Curcumin Turmeric supplement benefit
November 26 2016
Curcumin Turmeric Information
Curcumin and Turmeric product information

Curcumin (diferuloylmethane), a component of dietary spice turmeric (Curcuma longa), has been shown in recent lab and animal studies to have therapeutic potential in the treatment of cancer, diabetes, arthritis, and osteoporosis. Curcuminoids are the major substances that give the spice turmeric its yellow color. Curry powder which is extensively used in Indian cuisine, is largely made of turmeric and other spices such as coriander and fenugreek.
The major curcuminoids are curcumin, demethoxycurcumin and bisdemethoxycurcumin which are powerful antioxidants and anti-inflammatory compounds.
Even though the curcumin turmeric benefits have been documented in the lab and in animal studies, as of 2017 there have been very few human studies with these supplements. Therefore it is not clear at this time which medical conditions these interesting herbal extracts would be useful for. Some people take a capsule a day of a curcumin turmeric supplement for general health improvement or maintenance since these herbal extracts appear to have antioxidant and anti-inflammatory benefits.

Curcumin and Turmeric 500 mg, 60 capsules
To buy a high quality Curcumin product or for more information.
Purchase this product at Physician Formulas — developed by Ray Sahelian, M.D.
Curcumin is one of the major antioxidants found in the spice turmeric. The roots of the turmeric plant are used as an herb in Asian cooking such as curries. Curcumin is a major component of Turmeric (Curcuma longa) and extensive scientific research on curcumin and turmeric has demonstrated their potent antioxidant properties. Through their antioxidant mechanisms, curcumin and turmeric support colon health, exert neuroprotective activity and help maintain a healthy cardiovascular system.

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Curcumin Turmeric Supplement Facts:
Curcumin and Turmeric 500 mg *
Usage: Take 1 or 2 curcumin turmeric capsules a few times a week with breakfast, or as directed by your health consultant.
* Curcumin and Turmeric daily value not established

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Health Benefit of Curcumin and Turmeric
Many human trials are needed before we can know with any certainty how we can best use curcumin in medicine. But one thing is certain: most doctors are not, at this time, aware of the potential benefits of curcumin and turmeric. You can buy Turmeric online.
Other popular herbs and supplements with health benefits include mangosteen plant, Goji berry, noni fruit, and acai berry.

Curcumin and Alzheimer’s disease
In laboratory studies, curcumin inhibits amyloid formation. Whether curcumin supplements help reduce the incidence of Alzheimer’s disease or help improve this condition is not known at this time.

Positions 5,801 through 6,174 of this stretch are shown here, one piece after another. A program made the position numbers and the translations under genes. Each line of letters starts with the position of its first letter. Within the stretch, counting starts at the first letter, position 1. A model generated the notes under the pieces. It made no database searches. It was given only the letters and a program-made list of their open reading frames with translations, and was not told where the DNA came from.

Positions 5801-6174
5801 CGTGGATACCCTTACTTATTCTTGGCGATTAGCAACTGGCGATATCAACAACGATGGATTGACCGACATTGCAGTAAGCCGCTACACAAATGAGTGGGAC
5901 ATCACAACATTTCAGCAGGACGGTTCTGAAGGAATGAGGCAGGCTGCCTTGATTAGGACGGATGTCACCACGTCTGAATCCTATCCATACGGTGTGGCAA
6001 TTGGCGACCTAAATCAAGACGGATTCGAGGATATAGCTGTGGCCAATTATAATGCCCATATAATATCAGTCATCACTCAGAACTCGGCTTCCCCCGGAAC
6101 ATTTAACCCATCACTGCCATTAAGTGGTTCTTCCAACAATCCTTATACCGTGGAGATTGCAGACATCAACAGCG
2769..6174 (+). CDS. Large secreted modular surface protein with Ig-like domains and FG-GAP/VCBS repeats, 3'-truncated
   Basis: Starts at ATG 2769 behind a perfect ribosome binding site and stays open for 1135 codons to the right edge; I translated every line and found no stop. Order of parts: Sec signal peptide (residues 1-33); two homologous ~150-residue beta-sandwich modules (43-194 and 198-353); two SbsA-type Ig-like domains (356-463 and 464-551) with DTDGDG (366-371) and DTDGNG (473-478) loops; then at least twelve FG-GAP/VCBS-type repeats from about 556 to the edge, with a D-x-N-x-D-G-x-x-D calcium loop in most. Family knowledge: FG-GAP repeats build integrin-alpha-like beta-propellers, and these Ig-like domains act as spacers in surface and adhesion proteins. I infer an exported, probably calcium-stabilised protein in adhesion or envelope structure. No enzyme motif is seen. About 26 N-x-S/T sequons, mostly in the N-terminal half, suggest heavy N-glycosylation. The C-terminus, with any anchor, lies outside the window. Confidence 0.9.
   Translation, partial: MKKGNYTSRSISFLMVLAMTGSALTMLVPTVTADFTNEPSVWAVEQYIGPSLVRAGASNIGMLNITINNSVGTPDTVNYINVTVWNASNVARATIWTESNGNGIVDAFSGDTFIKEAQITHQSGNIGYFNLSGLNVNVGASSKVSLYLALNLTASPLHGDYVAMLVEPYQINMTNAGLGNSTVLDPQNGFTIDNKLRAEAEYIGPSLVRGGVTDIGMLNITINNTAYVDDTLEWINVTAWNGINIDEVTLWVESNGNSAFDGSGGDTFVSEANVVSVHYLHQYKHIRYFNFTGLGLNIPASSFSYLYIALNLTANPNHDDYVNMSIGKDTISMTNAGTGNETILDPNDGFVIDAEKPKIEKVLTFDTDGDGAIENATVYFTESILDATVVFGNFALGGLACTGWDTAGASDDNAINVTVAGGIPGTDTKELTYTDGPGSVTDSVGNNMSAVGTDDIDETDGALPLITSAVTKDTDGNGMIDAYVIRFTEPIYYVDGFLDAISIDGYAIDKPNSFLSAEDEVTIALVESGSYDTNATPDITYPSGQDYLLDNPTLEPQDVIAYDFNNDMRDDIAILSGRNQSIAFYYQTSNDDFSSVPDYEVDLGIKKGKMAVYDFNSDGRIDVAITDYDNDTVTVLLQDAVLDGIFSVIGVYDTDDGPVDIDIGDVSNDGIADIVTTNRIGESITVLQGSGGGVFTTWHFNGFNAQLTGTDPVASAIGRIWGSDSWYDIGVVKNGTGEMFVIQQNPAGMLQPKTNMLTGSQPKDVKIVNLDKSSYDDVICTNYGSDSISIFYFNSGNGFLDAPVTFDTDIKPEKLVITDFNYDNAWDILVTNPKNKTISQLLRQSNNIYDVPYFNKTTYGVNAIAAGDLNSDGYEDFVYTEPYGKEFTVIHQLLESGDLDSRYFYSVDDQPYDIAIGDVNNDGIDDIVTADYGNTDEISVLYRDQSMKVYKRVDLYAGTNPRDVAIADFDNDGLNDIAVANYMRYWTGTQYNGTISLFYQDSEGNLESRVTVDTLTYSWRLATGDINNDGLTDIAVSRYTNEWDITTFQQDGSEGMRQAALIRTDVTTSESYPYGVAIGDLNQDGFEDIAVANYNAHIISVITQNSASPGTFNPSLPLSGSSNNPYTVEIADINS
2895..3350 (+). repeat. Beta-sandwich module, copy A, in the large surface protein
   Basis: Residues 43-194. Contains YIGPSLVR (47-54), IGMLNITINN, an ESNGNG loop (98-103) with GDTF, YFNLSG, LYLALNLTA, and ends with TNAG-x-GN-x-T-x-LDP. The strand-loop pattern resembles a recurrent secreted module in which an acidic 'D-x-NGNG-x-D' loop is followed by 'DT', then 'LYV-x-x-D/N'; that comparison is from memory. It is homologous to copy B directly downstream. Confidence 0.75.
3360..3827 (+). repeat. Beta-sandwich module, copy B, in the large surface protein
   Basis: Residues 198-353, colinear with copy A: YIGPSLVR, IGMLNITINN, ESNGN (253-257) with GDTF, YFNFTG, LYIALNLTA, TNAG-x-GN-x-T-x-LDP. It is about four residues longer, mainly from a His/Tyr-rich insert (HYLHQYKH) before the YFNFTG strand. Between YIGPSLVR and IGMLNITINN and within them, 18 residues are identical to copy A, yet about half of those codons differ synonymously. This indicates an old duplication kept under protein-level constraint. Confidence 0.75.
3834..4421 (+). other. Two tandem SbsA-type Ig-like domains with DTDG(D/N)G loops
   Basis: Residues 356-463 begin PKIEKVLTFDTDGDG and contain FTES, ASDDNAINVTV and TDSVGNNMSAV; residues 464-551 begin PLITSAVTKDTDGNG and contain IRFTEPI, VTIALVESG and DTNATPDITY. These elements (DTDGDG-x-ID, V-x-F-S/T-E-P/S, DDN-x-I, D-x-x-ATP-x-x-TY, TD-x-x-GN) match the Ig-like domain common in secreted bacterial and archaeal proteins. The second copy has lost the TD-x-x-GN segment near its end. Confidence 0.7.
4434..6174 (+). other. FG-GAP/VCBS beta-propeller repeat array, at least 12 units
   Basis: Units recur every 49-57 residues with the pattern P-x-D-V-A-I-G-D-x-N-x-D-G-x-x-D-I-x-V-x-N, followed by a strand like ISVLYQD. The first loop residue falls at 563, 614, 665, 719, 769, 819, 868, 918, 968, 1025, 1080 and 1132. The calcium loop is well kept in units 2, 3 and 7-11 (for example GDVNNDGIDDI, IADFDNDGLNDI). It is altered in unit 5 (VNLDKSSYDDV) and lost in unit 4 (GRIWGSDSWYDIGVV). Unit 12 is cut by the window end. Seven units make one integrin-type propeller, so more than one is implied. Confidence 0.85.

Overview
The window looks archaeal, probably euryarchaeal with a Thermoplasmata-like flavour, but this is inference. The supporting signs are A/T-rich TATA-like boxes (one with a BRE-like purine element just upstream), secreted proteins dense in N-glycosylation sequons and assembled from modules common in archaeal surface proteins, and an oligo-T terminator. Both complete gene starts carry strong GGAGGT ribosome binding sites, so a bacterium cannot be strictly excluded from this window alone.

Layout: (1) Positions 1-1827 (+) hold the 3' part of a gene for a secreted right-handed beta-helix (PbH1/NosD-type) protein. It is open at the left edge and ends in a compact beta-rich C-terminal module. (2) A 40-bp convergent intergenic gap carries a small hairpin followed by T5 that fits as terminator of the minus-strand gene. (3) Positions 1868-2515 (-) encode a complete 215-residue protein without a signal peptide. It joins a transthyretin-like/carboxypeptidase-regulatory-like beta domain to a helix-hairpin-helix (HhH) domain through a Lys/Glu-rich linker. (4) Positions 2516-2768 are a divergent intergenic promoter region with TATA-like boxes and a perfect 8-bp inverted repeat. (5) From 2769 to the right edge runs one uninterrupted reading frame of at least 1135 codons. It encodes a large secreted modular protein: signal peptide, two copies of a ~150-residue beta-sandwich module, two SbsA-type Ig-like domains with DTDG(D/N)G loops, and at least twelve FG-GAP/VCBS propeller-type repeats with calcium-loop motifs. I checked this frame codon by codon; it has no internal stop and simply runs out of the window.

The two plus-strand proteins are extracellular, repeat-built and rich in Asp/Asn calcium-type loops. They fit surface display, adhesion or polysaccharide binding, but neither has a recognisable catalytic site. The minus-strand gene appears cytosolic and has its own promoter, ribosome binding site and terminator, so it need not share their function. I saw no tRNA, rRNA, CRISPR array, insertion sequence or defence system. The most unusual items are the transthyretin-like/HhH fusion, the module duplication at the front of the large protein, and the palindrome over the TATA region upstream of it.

Curcumin and Cancer, tumor prevention
The same research team that found curcumin interferes with melanoma cells also found curcumin helped stop the spread of breast cancer tumor cells to the lungs of mice. The curcumin suppressed two proteins that tumor cells use to keep themselves immortal. Studies evaluating the role of curcumin and cancer continue to advance at a fast rate.

Curcumin side effects, safety, danger
No apparent curcumin side effects have been reported in the medical literature thus far. Increased body temperature on high doses may be a possible curcumin side effect on high doses. A study performed at the University of Michigan showed no curcumin toxicity at doses up to 6 grams.
Dose escalation of a curcuminoid formulation. BMC Complement Altern Med. 2006. Lao CD, Ruffin MT 4th. University of Michigan, CCGC, Ann Arbor, MI.

Curcumin Turmeric Research update
Curcumin therapy in inflammatory bowel disease: a pilot study.
Dig Dis Sci. 2005. Holt PR, Katz S, Kirshoff R.
St. Luke’s Roosevelt Hospital Center, Columbia University and Strang Cancer Center Research Laboratory, New York, New York.
Curcumin, a natural compound used as a food additive, has been shown to have anti-inflammatory and antioxidant properties in cell culture and animal studies. A pure curcumin preparation was administered in an open label study to five patients with ulcerative proctitis and five with Crohn’s disease. All proctitis patients improved, with reductions in concomitant medications in four, and four of five Crohn’s disease patients had lowered CDAI ( crohn’s disease activity index ) scores and sedimentation rates. This encouraging pilot study suggests the need for double-blind placebo-controlled follow-up studies.

Turmeric, a yellow spice used widely in Indian cooking, stops the spread of cancer in mice. Curcumin, an active compound found in turmeric, helped stop the spread of breast cancer tumor cells to the lungs of mice. Tests have already started in people, too, said Bharat Aggarwal of the Department of Experimental Therapeutics at the University of Texas M.D. Anderson Cancer Center in Houston, who led the study. Earlier research showed that curcumin, an antioxidant, can help prevent tumors from forming in the laboratory. For their study, Aggarwal and colleagues injected mice with human breast cancer cells — a batch of cells grown from a patient whose cancer had spread to the lungs. The resulting tumors were allowed to grow, and then surgically removed, to simulate a mastectomy, Aggarwal said. Then the mice either got no additional treatment; curcumin alone; the cancer drug paclitaxel, which is sold under the brand name Taxol; or curcumin plus Taxol. Half the mice in the curcumin -only group and 22 percent of those in the curcumin plus Taxol group had evidence of breast cancer that had spread to the lungs. But 75 percent of animals that got Taxol alone and 95 percent of those that got no treatment developed lung tumors. Earlier studies suggest that people who eat diets rich in turmeric have lower rates of breast cancer, prostate cancer, lung cancer and colon cancer. His team would like to try giving curcumin to women with a high risk of breast cancer — such as those who have a mother or sister with the disease. No drug company is likely to develop a natural product that cannot be patented, he said. “There are no companies behind it so our only source of funding is either the National Institutes of Health or the Department of Defense,” he said. This study was funded by the U.S. Department of Defense’s Breast Cancer Research Program. Aggarwal’s team is also testing curcumin against pancreatic cancer and multiple myeloma.

Curcumin content of turmeric and curry powders.
Nutr Cancer. 2006. Tayyem RF, Heath DD, Al-Delaimy WK, Rock CL. Clinical Nutrition and Dietetics Department, Allied Health Sciences Faculty, The Hashemite University, Jordan.